Cpl. Rick LaFlamme, one of the stars of the Animal Planet reality television series, “North Woods Law,” can clearly recall the most bizarre case he’s assisted with as a Maine game warden – the discovery of a 6-foot African gaboon viper.

The snake, described as bigger than a fire hose in diameter, was discovered dead along a trail behind Cinemagic Theater in Saco in 2010.

“One of the detectives from Saco PD looked at me and said, ‘I’ve never seen a snake like that in my entire life,’” LaFlamme told about 80 members of the Spurwink Rod & Gun Club in Cape Elizabeth, where he was a guest speaker.

According to LaFlamme, not only are the venomous gaboon vipers deadly, but they also are illegal to own in Maine.

“It was as tall as I was,” said LaFlamme. “A snake that size can eat a 120-pound gazelle. It could have easily eaten a kid.”

LaFlamme, of Arundel, grew up hunting, fishing and trapping in Maine and has been a game warden for the Maine Warden Service for 19 years. Before becoming a game warden, LaFlamme served as a patrol officer, pilot and sergeant for the Maine Department of Marine Resources. In May 2014, LaFlamme became the statewide landowner relations specialist for the Maine Department of Inland Fisheries and Wildlife.

“North Woods Law,” which is in its fifth season, first aired in 2012. The series follows the elite force of Maine game wardens on patrol as they save lives and fight crime, from busting drunk ATV drivers to catching illegal poachers. While the show’s producer pays the department for filming privileges, wardens do not receive compensation for their TV appearances. And, LaFlamme said, there’s no dramatization whatsoever.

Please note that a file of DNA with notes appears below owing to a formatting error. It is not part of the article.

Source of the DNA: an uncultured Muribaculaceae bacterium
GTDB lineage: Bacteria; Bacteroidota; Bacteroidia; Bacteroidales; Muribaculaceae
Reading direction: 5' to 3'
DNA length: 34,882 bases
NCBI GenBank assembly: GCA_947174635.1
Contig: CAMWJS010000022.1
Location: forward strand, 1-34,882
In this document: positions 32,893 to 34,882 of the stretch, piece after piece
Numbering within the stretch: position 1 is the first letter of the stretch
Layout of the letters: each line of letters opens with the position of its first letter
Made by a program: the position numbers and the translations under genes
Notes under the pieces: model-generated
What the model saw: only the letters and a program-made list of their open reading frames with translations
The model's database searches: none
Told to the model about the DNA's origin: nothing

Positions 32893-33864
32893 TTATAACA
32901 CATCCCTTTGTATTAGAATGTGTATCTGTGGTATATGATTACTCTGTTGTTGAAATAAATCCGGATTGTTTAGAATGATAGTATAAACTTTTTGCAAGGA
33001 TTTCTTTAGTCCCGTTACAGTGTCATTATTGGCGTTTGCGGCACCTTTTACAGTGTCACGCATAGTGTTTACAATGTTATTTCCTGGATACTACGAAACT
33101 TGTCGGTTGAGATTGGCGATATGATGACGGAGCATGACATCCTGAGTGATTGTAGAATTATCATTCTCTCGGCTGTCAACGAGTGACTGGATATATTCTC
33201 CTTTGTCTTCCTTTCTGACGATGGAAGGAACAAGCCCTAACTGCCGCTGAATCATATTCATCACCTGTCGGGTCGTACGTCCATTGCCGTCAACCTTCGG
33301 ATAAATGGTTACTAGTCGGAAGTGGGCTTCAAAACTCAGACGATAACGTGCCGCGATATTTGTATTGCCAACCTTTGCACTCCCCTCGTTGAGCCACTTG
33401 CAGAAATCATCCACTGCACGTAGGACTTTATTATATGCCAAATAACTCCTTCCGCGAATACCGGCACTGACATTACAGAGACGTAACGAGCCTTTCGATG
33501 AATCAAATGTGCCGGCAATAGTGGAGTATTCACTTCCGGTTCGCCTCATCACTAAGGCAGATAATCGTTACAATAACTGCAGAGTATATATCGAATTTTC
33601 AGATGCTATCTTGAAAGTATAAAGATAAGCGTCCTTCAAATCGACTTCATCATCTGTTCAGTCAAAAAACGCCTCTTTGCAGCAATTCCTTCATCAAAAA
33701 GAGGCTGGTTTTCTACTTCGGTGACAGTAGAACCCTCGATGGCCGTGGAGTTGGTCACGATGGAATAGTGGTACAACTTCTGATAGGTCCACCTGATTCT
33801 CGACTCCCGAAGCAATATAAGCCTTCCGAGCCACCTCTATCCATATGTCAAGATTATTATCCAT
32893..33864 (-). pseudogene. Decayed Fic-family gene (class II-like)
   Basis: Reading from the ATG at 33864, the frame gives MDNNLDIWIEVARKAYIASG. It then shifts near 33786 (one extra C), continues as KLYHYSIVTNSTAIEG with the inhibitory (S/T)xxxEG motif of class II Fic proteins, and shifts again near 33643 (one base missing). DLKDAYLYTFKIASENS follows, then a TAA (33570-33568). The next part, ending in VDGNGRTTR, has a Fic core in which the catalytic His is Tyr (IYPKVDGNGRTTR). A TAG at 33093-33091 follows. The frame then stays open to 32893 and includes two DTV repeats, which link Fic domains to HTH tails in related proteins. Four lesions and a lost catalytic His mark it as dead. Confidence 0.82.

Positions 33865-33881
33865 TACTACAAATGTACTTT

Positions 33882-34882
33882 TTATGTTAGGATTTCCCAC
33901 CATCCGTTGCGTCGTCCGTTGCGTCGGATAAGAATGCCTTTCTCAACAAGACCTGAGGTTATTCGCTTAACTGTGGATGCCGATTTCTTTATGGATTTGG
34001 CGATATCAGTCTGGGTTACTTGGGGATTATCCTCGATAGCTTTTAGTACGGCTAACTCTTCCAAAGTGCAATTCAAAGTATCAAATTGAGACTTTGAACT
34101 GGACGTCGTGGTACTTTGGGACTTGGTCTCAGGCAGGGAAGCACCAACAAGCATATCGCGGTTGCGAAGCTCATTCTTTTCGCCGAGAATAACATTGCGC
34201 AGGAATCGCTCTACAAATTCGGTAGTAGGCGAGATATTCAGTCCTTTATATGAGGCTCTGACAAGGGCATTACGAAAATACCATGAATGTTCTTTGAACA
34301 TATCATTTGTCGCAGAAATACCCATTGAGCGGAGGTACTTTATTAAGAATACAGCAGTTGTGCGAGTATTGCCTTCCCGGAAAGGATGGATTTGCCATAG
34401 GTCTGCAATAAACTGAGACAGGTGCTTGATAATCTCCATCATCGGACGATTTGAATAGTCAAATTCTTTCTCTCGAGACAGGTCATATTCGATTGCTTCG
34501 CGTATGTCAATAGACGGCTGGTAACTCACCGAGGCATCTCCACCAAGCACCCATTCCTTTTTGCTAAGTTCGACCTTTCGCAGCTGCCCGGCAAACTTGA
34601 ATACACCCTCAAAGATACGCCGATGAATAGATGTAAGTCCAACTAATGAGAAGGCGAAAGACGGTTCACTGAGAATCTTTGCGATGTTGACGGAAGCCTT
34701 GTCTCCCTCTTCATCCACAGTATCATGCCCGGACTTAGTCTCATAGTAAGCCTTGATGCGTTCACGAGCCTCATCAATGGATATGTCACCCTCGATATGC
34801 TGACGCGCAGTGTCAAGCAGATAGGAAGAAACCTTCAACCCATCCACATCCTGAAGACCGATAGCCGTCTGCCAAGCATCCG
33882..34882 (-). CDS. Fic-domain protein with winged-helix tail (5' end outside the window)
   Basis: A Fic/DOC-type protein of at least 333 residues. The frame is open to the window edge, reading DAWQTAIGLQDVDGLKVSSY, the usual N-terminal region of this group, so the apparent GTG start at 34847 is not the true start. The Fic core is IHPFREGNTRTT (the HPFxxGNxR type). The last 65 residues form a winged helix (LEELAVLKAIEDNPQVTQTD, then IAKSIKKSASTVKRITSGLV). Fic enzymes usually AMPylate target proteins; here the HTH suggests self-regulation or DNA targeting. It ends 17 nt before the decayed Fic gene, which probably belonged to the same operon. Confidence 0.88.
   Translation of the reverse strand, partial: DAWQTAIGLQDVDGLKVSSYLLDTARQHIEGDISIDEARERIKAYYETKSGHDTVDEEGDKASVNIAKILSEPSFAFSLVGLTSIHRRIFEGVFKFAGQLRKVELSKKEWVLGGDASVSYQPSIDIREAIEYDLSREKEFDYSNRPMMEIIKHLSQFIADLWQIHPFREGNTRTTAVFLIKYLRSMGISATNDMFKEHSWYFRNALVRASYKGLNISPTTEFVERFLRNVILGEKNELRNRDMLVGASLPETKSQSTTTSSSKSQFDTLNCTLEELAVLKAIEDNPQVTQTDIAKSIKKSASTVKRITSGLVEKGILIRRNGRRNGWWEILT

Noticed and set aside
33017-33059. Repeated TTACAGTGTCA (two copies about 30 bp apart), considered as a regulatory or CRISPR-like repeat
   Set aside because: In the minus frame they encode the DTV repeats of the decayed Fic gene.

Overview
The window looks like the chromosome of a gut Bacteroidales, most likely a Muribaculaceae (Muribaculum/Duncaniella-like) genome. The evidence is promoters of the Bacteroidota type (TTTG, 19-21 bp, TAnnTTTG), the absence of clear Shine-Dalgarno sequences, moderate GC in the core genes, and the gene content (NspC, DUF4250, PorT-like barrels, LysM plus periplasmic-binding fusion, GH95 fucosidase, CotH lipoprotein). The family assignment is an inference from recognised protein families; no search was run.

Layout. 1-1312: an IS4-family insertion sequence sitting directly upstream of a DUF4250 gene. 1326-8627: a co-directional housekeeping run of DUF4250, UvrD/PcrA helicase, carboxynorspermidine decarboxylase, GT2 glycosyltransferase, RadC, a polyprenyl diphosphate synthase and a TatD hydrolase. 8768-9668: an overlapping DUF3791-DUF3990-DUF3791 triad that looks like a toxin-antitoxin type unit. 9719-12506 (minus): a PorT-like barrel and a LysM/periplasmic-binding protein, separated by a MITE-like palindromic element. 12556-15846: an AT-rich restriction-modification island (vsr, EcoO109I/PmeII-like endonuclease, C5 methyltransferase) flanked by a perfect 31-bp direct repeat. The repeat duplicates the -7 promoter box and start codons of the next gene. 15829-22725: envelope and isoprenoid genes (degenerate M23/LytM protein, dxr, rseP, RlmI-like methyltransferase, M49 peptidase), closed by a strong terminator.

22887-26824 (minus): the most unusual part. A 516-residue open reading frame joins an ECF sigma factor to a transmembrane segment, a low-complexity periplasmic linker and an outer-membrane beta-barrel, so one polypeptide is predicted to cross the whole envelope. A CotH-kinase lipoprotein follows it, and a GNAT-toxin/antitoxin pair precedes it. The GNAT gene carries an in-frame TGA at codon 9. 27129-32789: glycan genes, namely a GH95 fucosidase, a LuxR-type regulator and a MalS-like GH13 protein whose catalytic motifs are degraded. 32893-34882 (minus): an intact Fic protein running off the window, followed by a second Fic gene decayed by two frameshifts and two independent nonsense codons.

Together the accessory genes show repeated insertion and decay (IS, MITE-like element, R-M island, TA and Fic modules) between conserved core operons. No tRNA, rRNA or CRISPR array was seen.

“Like any other show, there’s some editing, but what you see is the real deal,” LaFlamme said.

He said most of the time, “you forget the film crew is there. They basically just tagged along as a shadow. If you were working eight-hour shifts, they were there for eight hours.”

But because of his promotion to landowner relations specialist, LaFlamme opted to sit out on filming for “North Woods Law” regularly. He will make one or two guest appearances in the upcoming season, he said, and has plans to continue to make regular public appearances statewide as a star of the show on behalf of the Maine Warden Service.

“My last big episode was aired during Season 4,” he said.

LaFlamme recalled an episode of “North Woods Law” where a bowhunter in Cape Elizabeth was heavily fined for baiting deer from unmarked tree stands, which is prohibited in Maine.

“We caught the violator, and word definitely spread,” he said.

Other cases in South Portland and Scarborough have included ATV violations, serious cases of littering, snowmobile accidents and injured wildlife, to name a few, LaFlamme added.

The Spurwink Rod & Gun Club holds meetings the first and third Thursday of every month. Guest speakers have run the gamut of law enforcement officials, the Maine Attorney General, a state biologist with the Maine Inland Fisheries and Wildlife, and others.

“We’ve been trying to get (LaFlamme) for a while but his schedule has been really hectic,” said the gun club’s vice president, Victor Ross. “It was awesome to hear him (speak). He told some great stories and was very entertaining.”

“I’m very honored and proud that Rick LaFlamme would take the time to visit our club with his busy schedule,” said the club’s president, Tammy Walter, a fan of the show. “It was an inspiring moment for our members to have a person of his status visit us.”

Landowner relations

LaFlamme said Mainers are “very fortunate” to have the privilege to hunt and fish on 94 percent of the land in Maine, which is privately owned. Last week, he encouraged members of the gun club to build relationships with landowners so Maine’s younger generations are able to enjoy the land for years to come.

“I’ve gone to other states where you cannot step foot on someone’s property,” said LaFlamme, who has traveled 28,000 miles throughout Maine in the last eight months.